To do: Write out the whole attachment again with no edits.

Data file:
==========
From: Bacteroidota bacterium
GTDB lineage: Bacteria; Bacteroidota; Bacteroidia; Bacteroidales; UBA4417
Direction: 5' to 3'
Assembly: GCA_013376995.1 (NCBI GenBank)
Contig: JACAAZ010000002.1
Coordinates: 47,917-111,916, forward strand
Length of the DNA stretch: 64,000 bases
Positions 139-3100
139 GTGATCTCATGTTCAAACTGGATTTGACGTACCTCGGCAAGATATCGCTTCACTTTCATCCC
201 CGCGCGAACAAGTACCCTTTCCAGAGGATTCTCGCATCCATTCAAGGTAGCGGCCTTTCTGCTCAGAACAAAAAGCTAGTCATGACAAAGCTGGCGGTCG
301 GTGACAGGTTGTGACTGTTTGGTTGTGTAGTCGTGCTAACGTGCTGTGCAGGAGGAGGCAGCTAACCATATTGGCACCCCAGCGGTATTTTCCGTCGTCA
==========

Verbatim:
From: Bacteroidota bacterium
GTDB lineage: Bacteria; Bacteroidota; Bacteroidia; Bacteroidales; UBA4417
Direction: 5' to 3'
Assembly: GCA_013376995.1 (NCBI GenBank)
Contig: JACAAZ010000002.1
Coordinates: 47,917-111,916, forward strand
Length of the DNA stretch: 64,000 bases
Positions 139-3100
139 GTGATCTCATGTTCAAACTGGATTTGACGTACCTCGGCAAGATATCGCTTCACTTTCATCCC
201 CGCGCGAACAAGTACCCTTTCCAGAGGATTCTCGCATCCATTCAAGGTAGCGGCCTTTCTGCTCAGAACAAAAAGCTAGTCATGACAAAGCTGGCGGTCG
301 GTGACAGGTTGTGACTGTTTGGTTGTGTAGTCGTGCTAACGTGCTGTGCAGGAGGAGGCAGCTAACCATATTGGCACCCCAGCGGTATTTTCCGTCGTCA